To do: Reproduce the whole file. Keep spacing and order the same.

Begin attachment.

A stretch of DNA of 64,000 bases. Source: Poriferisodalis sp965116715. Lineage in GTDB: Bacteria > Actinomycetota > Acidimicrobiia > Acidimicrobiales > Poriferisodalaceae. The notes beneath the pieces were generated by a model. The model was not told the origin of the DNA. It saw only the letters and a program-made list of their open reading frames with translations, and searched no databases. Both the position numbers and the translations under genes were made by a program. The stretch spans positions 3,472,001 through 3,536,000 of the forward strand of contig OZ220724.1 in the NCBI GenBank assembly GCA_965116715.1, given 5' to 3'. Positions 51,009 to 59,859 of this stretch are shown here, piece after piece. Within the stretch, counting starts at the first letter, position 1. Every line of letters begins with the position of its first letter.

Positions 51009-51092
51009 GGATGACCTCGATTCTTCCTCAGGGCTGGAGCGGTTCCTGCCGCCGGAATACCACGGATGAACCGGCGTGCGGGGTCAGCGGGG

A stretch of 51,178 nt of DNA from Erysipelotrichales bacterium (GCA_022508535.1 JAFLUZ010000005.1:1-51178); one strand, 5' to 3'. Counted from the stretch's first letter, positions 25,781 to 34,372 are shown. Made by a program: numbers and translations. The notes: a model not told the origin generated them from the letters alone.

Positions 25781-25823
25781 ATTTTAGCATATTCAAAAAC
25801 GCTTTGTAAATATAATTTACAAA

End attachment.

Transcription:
A stretch of DNA of 64,000 bases. Source: Poriferisodalis sp965116715. Lineage in GTDB: Bacteria > Actinomycetota > Acidimicrobiia > Acidimicrobiales > Poriferisodalaceae. The notes beneath the pieces were generated by a model. The model was not told the origin of the DNA. It saw only the letters and a program-made list of their open reading frames with translations, and searched no databases. Both the position numbers and the translations under genes were made by a program. The stretch spans positions 3,472,001 through 3,536,000 of the forward strand of contig OZ220724.1 in the NCBI GenBank assembly GCA_965116715.1, given 5' to 3'. Positions 51,009 to 59,859 of this stretch are shown here, piece after piece. Within the stretch, counting starts at the first letter, position 1. Every line of letters begins with the position of its first letter.

Positions 51009-51092
51009 GGATGACCTCGATTCTTCCTCAGGGCTGGAGCGGTTCCTGCCGCCGGAATACCACGGATGAACCGGCGTGCGGGGTCAGCGGGG

A stretch of 51,178 nt of DNA from Erysipelotrichales bacterium (GCA_022508535.1 JAFLUZ010000005.1:1-51178); one strand, 5' to 3'. Counted from the stretch's first letter, positions 25,781 to 34,372 are shown. Made by a program: numbers and translations. The notes: a model not told the origin generated them from the letters alone.

Positions 25781-25823
25781 ATTTTAGCATATTCAAAAAC
25801 GCTTTGTAAATATAATTTACAAA